Blogging the Bookshelf

Blogging my bookshelf – one book at a time

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Entries Tagged as 'History'

Queensland and the Federation Convention – “Joh: The Life and Political Adventures of Johannes Bjelke-Petersen”, Hugh Lunn

October 4th, 2012 · Comments Off on Queensland and the Federation Convention – “Joh: The Life and Political Adventures of Johannes Bjelke-Petersen”, Hugh Lunn · Democracy, History, Politics, Queensland

Even before federation, the colony of Queensland preferred to do things differently. In 1898 the Queensland government wanted to have its representative to the Melbourne convention on federation elected directly by the people. All other colonies appointed their representatives from their parliaments. Queensland finally reused to send anyone.

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A Good Deal of Blood – “Burr” – Gore Vidal

September 25th, 2012 · Comments Off on A Good Deal of Blood – “Burr” – Gore Vidal · Extremism, History, Ideology, Politics

At the time of the execution of the King and Queen, their portraits hung on the walls of our Senate chamber (and everyone, including Mrs. Bingham, remarked how much she resembled Marie Antoinette). After the beheadings, various Republicans—including Freneau—wanted the portraits taken down. Jefferson’s view of the portraits is unknown but he did delight in […]

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Beliefs About The Past – “Burr” – Gore Vidal

September 21st, 2012 · Comments Off on Beliefs About The Past – “Burr” – Gore Vidal · History

I am afraid that as people grow old there is a tendency for them to believe that what the past ought to have been it was.

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Colonel Burr – “Burr” – Gore Vidal

September 19th, 2012 · Comments Off on Colonel Burr – “Burr” – Gore Vidal · History, US Politics

In 1804 Colonel Burr—then vice-president of the United States—shot and killed General Alexander Hamilton in a duel. Three years after this lamentable affair, Colonel Burr was arrested by order of President Thomas Jefferson and charged with treason for having wanted to break up the United States. A court presided over by Chief Justice John Marshall […]

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Long on the 1% – “Huey Long”, T. Harry Williams

September 14th, 2012 · Comments Off on Long on the 1% – “Huey Long”, T. Harry Williams · Economics, History, Policy

Springing another Long innovation on the Senate, he had prepared and mounted a number of charts showing the continuing concentration of wealth in the country, and as he explained the bills, he pointed in schoolmaster fashion to data on the charts. His speech was largely a rehash of things he had said before, but in […]

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Ataturk’s Message to Australia – “Crescent and Star: Turkey Between Two Worlds”, Stephen Kinzer

August 31st, 2012 · Comments Off on Ataturk’s Message to Australia – “Crescent and Star: Turkey Between Two Worlds”, Stephen Kinzer · Anzac, History, Humanism, Philosophy, War, WW1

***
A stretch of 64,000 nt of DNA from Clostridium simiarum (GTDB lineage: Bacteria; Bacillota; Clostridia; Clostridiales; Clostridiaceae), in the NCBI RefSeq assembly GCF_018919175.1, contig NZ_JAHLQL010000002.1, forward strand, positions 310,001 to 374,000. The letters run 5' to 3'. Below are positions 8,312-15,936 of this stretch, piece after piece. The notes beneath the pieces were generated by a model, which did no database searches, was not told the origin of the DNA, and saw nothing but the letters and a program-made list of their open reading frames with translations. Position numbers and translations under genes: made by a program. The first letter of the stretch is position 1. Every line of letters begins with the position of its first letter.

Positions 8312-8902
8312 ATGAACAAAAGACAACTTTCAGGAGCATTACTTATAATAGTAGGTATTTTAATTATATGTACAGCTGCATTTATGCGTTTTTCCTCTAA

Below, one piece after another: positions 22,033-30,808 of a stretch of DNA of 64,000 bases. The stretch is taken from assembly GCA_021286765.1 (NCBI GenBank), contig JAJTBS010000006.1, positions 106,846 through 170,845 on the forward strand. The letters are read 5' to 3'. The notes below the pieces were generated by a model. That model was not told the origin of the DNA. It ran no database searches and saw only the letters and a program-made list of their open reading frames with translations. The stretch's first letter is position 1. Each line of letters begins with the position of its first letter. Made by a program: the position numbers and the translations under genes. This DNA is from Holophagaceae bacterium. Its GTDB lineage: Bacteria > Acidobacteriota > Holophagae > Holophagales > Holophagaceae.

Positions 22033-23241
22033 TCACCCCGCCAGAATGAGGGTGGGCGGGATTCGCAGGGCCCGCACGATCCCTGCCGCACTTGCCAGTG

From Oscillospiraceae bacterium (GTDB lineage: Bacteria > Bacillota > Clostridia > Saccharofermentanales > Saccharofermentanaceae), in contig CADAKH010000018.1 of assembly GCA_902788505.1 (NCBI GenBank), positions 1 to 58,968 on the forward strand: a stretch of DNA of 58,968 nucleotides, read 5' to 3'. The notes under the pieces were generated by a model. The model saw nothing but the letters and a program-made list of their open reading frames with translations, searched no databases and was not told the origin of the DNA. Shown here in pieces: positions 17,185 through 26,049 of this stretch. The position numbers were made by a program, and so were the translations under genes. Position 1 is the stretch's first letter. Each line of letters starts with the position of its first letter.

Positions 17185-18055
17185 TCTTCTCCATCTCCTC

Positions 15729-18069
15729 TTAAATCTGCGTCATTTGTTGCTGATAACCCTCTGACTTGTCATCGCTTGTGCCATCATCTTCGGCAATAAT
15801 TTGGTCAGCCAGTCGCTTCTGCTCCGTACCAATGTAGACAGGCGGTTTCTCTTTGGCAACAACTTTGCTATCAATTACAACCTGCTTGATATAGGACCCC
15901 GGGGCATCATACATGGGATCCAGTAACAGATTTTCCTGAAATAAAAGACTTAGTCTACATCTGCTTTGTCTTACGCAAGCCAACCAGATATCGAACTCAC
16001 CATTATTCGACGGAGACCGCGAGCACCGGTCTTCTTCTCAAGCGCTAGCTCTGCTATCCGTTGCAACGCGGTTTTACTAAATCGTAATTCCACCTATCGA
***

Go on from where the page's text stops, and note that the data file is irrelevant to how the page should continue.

In 1934 Atatürk learned that a ship carrying relatives of fallen Allied soldiers had docked near Gallipoli and that its passengers were mounting at the site. He sent them a moving message that is now chiseled, in English translation, into a memorial stone there. “Those heroes that shed their blood and lost their lives,” he […]

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Ataturk and Family Names – “Crescent and Star: Turkey Between Two Worlds”, Stephen Kinzer

August 29th, 2012 · Comments Off on Ataturk and Family Names – “Crescent and Star: Turkey Between Two Worlds”, Stephen Kinzer · History

Since time immemorial, Turkish life had been centered on villages and clans small enough that in each there was likely to be only one Abdullah, one Hikmet and one Fatma. Those days were gone, and as a logical result of his Westernizing impulse, Kemal decreed that each citizen must have a last name. The head […]

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Ataturk and Gallipoli – “Crescent and Star: Turkey Between Two Worlds”, Stephen Kinzer

August 28th, 2012 · Comments Off on Ataturk and Gallipoli – “Crescent and Star: Turkey Between Two Worlds”, Stephen Kinzer · Anzac, Culture, History, War, WW1

Turkey’s experience as an ally of Kaiser Wilhelm’s Germany was disastrous, with one shining exception. To the astonishment of Europe and the world, in 1915 a Turkish force managed to resist and then repel British-led invaders whose battle plan had been drawn up by no less a personage than First Lord of the Admiralty Winston […]

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Ataturk and Modernisation – “Crescent and Star: Turkey Between Two Worlds”, Stephen Kinzer

August 28th, 2012 · Comments Off on Ataturk and Modernisation – “Crescent and Star: Turkey Between Two Worlds”, Stephen Kinzer · Culture, History

During postings in Istanbul, Tripoli, Cairo, Damascus and Sofia, and in trips to Germany and Austria, Kemal (Ataturk) became aware of the wider world and the currents that were surging through it. He learned French and devoured the works of Voltaire and Rousseau, together with translations of Thomas Hobbes and John Stuart Mill. They helped […]

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Ataturk’s Birthplace – “Crescent and Star: Turkey Between Two Worlds”, Stephen Kinzer

August 28th, 2012 · Comments Off on Ataturk’s Birthplace – “Crescent and Star: Turkey Between Two Worlds”, Stephen Kinzer · Culture, History

This titanic figure (Ataturk) was born in 1880 or 1881 to a humble family in Salonika, now the Greek city of Thessaloniki, a thriving port on the outer edge of the crumbling Ottoman Empire.

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